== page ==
Welcome to the Saint-Germain Wrap Dress sew-along! We’re so happy you’ll be sewing along with us to make the perfect wrap dress for spring. If you’re not quite ready to sew, you can come back any time to reference all of the sew-along posts. They’ll be here waiting for you, on your schedule.
Saint-Germain Wrap Dress Pattern Details
Description: Romantic, flowy wrap dress fastens securely with buttons. Front and back pleats give the dress a relaxed fit. View A includes flutter sleeves and a midi-length skirt. View B features 3/4-length sleeves with shirring detail at the sleeve hem and a below-the-knee skirt length. This pattern includes separate pieces for A/B, C, and D cup sizes to help you get the perfect fit.
Sewing level: Advanced Beginner: Suitable for someone who has sewn from a pattern before, or has taken a few classes and completed several projects.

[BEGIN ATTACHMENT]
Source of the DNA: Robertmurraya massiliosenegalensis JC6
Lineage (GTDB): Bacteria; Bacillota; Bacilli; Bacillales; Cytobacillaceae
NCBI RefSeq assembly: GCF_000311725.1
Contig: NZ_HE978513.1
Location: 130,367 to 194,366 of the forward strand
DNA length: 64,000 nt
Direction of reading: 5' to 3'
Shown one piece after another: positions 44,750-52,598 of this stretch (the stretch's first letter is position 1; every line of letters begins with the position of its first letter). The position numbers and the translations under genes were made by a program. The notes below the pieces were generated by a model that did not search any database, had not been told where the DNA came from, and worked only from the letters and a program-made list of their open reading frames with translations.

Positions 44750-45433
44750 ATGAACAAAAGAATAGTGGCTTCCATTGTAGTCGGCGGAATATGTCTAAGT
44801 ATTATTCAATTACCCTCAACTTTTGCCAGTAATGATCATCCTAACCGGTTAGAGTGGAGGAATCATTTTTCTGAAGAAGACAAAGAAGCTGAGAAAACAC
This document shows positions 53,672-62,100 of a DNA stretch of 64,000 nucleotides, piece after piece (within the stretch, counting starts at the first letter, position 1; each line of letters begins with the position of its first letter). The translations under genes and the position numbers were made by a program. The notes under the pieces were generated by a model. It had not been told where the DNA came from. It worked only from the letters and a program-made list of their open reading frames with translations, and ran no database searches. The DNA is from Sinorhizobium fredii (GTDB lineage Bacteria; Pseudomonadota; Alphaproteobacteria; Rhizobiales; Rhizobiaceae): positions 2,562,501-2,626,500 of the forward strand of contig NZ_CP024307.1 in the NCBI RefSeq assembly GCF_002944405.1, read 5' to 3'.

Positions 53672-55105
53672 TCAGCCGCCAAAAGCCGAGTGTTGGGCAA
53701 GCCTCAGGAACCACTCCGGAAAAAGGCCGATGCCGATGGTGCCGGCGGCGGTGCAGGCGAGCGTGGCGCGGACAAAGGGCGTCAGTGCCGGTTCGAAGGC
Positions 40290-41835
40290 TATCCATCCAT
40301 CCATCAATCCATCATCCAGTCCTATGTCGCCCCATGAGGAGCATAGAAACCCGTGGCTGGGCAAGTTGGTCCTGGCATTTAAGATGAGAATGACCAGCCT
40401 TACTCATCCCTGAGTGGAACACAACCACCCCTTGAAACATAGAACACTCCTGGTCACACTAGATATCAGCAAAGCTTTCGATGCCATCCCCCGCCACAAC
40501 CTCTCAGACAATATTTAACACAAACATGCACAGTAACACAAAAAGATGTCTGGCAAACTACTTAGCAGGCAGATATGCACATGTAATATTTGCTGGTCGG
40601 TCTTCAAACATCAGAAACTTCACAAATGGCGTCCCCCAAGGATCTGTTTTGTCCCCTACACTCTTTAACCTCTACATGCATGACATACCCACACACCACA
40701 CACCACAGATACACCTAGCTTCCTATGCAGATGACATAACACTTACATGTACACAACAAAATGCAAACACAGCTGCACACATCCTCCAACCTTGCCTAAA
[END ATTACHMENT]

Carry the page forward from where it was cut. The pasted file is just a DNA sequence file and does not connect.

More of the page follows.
Suggested fabrics: Light- to medium-weight drapey woven fabrics like linen, silk, and rayon. It can also be sewn in crisp fabrics like cotton shirting, lawn, and voile.
Notions: Coordinating thread, featherweight fusible interfacing, seven 5/8″ buttons. View B: 12″ of 3/4″ elastic.
We’ve broken down the planning and sewing process into a few easy steps. Here’s how we’ll be working through the process of creating your new dress together.
|Preparation Steps||Sewing Steps|
|1. Gather Your Materials
Choosing fabric, gathering notions, deciding on customizations, and purchasing your pattern.
|1. Getting Started, Make the Pleats and Assemble the Bodice and Skirt